About Dante: Includes a short biography and chronology of Dante’s life. This section also provides links to Web sites for Dante Studies and Medieval Studies. 

The Comedy: The project presents The Divine Comedy in its original form, along with translations by Longfellow and also by Allen Mandelbaum.  One may chose to view the original along with with a translation by Longfellow, the original with a translation by Mandelbaum, or both translations together without the original text. 

This presentation of the translations, one above the other, allows for easy comparison with the original or between translations. The texts are annotated with hyperlinks to a text box at the bottom of the page. These notes contain comments about the wording, symbolism, related works, personages, historical notes, etc. This text box can be resized for easier access.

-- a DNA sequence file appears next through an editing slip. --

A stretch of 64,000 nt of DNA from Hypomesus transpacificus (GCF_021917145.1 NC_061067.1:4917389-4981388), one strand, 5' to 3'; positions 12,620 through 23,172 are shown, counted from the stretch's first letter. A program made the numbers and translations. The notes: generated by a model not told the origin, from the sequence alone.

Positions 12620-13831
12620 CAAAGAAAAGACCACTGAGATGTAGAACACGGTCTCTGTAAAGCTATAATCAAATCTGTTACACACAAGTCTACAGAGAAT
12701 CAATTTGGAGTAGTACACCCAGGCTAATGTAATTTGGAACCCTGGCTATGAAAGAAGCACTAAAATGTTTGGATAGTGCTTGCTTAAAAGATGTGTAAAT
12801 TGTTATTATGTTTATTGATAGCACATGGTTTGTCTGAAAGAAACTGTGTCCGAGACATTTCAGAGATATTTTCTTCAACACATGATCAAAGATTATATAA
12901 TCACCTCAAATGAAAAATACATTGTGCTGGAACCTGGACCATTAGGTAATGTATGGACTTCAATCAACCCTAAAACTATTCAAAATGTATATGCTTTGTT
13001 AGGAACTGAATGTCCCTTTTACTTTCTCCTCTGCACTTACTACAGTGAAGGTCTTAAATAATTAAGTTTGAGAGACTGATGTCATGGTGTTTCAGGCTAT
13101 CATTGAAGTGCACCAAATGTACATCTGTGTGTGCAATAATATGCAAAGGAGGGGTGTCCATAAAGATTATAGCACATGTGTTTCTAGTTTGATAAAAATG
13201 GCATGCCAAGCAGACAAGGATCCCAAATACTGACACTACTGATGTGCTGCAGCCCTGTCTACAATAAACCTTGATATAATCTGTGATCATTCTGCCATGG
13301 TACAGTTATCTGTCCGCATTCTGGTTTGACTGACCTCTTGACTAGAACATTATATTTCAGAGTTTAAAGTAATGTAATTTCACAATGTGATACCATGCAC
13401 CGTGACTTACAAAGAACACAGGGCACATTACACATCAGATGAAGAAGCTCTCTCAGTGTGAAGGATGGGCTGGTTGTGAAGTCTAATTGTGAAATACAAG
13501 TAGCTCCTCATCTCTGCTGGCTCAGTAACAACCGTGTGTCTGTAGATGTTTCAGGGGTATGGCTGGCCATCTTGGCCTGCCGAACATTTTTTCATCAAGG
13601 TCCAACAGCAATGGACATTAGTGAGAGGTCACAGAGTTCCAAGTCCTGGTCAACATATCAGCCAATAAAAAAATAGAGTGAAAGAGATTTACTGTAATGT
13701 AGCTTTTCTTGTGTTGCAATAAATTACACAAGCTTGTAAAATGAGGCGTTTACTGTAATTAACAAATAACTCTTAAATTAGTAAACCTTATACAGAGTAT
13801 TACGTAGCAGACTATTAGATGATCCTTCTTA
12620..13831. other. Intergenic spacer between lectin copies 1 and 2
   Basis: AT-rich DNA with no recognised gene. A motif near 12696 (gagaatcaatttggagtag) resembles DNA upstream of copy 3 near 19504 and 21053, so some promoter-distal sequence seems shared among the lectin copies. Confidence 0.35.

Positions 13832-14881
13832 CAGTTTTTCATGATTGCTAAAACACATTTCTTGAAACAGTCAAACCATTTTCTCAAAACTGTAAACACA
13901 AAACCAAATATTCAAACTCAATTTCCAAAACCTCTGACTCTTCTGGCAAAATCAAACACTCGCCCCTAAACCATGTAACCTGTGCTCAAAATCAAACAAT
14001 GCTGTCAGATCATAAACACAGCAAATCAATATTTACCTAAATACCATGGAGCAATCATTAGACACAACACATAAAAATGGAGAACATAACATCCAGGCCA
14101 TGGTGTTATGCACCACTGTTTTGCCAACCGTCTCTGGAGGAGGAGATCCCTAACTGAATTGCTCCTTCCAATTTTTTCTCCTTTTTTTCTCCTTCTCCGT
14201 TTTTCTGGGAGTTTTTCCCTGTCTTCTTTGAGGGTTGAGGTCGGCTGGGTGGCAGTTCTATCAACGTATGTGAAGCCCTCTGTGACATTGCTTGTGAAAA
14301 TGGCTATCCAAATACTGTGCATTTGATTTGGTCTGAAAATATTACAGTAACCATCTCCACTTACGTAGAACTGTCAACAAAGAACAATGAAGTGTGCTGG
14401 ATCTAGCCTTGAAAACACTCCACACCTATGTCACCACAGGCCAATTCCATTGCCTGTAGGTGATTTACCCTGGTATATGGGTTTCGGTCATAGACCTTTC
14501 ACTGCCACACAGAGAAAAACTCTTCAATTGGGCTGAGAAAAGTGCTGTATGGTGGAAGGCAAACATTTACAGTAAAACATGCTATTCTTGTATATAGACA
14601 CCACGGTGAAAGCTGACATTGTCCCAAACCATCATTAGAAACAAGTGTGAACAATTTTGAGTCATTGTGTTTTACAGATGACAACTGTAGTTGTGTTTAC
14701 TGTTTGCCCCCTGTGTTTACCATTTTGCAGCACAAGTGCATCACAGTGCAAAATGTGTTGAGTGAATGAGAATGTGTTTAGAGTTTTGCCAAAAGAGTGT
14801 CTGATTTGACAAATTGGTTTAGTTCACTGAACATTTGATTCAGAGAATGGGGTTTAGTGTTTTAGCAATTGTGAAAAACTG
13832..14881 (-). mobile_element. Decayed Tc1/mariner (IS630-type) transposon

There is a second column for annotations, but this does not appear to have any links at the time of this writing. We assume that this is intended for the multimedia annotations described in the project overview. This presentation of the Comedy is already a very powerful tool for studying the text. The implementation of HTML frames is a bit inconsistent in this section, causing windows to sometimes appear where they are not expected or new information to appear in frames where they do not seem to be intended. But this seems a minor problem.
In the Classroom:  The General Resources section includes a set of resources for use in the Classroom. Study and research guides, lessons plans, as well as a sample syllabus for a class on Art in the Time of Dante are available here. 

There is some overlap between sections as the Web Resources and Maps are accessible from multiple locations in the site. The Web Resources are a lengthy index detailing all hyperlinks on the site.